Author Topic: RET n vs POP  (Read 204 times)

Offline mik3ca

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RET n vs POP
« on: February 18, 2021, 09:13:26 PM »
I'm trying to figure out if when returning from a function if I should pop variables that I pushed, or if I should use a parameter with RET or both.

I'll give an example. When I normally code, I do something like this:

Code: [Select]
somesegment dw 123h
someoffset dw 123h

somefunction:
push ES
push DI
mov AX,1234h
mov ES,[CS:somesegment]
mov DI,[CS:someoffset]
int 0AAh
pop DI
pop ES
ret

No this code shouldn't be executed as-is because I did not setup correct segment and offset values. This code is meant to demonstrate that I was protecting sensitive registers and that the interrupt needed a string stored at ES:DI for processing.

But I'm wondering, should I also include a parameter at the end of RET? so my code becomes this?

Code: [Select]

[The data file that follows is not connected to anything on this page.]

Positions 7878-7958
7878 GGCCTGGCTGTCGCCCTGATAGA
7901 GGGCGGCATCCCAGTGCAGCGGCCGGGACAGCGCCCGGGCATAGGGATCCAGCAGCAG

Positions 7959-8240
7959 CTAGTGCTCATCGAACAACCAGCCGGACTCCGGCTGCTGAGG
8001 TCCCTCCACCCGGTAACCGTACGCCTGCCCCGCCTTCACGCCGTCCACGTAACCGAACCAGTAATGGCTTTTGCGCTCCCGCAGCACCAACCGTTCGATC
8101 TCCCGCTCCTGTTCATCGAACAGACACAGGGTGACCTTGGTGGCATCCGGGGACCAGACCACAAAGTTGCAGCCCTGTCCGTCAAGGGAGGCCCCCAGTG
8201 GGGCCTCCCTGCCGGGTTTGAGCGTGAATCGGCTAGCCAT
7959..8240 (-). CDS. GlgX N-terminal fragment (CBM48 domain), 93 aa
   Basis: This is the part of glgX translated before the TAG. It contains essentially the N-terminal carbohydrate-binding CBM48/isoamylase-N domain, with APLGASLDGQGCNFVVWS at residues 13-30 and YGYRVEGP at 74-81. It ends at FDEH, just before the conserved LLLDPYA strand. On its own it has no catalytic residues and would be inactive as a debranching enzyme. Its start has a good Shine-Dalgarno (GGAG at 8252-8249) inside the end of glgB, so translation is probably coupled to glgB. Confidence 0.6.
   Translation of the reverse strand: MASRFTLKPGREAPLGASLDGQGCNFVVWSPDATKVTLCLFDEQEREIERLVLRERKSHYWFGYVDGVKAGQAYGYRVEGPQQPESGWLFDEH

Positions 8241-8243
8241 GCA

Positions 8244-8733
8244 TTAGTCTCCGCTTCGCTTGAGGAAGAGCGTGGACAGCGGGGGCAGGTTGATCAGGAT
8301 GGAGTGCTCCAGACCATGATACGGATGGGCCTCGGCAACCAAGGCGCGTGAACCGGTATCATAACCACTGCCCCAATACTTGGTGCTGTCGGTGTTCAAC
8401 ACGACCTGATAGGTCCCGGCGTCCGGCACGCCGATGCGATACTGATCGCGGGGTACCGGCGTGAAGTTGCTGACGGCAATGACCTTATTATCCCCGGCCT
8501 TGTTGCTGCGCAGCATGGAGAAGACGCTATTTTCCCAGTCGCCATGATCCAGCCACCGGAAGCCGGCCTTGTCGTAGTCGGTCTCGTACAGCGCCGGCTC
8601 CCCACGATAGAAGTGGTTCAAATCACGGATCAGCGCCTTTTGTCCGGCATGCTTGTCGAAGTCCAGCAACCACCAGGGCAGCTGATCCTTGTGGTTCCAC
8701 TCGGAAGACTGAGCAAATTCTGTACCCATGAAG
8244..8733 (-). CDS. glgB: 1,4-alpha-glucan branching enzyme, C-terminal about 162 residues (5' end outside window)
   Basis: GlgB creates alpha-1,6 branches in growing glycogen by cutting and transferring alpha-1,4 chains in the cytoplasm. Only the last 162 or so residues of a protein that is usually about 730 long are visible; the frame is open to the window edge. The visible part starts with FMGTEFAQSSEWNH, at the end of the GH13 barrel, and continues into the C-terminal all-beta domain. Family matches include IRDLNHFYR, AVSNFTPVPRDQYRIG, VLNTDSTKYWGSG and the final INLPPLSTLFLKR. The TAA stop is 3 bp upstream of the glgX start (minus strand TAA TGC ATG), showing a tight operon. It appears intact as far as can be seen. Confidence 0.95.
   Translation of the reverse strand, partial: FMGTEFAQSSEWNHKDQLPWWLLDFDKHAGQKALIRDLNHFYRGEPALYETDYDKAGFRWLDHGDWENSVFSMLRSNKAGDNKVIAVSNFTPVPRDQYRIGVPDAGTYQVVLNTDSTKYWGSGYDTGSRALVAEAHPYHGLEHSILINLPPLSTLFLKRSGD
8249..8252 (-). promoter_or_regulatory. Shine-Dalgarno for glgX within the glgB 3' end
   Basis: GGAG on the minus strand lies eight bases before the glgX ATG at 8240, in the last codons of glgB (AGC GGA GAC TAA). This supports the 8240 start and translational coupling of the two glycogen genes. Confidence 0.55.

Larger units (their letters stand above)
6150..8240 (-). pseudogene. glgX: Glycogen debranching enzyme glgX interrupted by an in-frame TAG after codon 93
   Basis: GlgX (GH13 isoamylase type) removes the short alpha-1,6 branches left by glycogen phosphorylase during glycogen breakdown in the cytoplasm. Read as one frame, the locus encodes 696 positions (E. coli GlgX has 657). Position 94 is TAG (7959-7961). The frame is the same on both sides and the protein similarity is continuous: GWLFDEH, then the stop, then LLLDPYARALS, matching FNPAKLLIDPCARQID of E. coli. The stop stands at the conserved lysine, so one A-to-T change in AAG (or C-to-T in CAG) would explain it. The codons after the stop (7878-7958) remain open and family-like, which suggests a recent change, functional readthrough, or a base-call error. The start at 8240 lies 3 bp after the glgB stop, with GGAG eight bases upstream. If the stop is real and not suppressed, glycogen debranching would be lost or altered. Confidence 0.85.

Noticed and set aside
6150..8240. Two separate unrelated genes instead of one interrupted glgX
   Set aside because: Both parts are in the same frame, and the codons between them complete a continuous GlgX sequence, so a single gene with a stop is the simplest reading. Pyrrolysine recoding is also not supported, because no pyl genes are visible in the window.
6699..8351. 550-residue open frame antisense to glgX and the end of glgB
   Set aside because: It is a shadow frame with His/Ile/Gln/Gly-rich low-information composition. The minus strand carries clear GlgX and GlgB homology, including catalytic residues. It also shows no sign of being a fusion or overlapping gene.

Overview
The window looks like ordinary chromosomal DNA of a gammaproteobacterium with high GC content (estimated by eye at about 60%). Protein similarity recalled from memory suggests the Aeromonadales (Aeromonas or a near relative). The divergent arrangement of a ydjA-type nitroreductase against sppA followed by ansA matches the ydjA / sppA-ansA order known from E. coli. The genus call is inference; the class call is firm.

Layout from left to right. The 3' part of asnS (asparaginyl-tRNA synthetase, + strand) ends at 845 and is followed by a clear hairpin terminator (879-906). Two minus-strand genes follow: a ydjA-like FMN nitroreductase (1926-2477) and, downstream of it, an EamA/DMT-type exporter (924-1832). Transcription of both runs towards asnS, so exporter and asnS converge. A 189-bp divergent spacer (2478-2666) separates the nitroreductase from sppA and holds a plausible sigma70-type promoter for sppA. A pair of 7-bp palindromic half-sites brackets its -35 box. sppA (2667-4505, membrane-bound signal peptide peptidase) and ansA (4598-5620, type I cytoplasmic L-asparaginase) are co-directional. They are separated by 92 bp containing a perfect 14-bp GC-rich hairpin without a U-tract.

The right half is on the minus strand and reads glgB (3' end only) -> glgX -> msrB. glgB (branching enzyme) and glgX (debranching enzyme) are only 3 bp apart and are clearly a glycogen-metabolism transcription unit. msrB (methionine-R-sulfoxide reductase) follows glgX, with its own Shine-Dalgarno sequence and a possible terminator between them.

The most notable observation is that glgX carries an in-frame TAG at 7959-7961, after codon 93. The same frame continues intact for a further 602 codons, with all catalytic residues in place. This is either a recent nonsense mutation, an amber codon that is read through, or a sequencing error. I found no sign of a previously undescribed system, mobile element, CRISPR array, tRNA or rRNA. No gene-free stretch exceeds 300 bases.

somesegment dw 123h
someoffset dw 123h

somefunction:
push ES
push DI
mov AX,1234h
mov ES,[CS:somesegment]
mov DI,[CS:someoffset]
int 0AAh
pop DI
pop ES
ret 4 ;added 4 because the size of DI and ES (both pushed onto stack) variables combined is 4.

Then again, when I read stuff online, one could probably get away with the following code but to me it doesn't make sense. Have a look:

Code: [Select]
somesegment dw 123h
someoffset dw 123h

somefunction:
push ES
push DI
mov AX,1234h
mov ES,[CS:somesegment]
mov DI,[CS:someoffset]
int 0AAh
ret 4 ;added 4 because the size of DI and ES (both pushed onto stack) variables combined is 4.

So which is best?
Should I push/pop variables with return including number?
Should I push only and return including number?
Should I continue my way and push and pop variables and use no number for return?

I know the variables are called registers in assembly but I say variables because its easier to understand. Please advise.

Thanks

Offline debs3759

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Re: RET n vs POP
« Reply #1 on: February 18, 2021, 09:22:49 PM »
The first code example looks like the only correct way to me. You restore the original values that you had saved. ret 4 would then alter the stack again, which would leave it in a different state to what it was before the call. The third example leaves ES and DI with different values to before the call, which could break other code.

ret n is only useful if you had passed arguments on the stack, and need to clean it up (such as, for example, the case of routines like printf).
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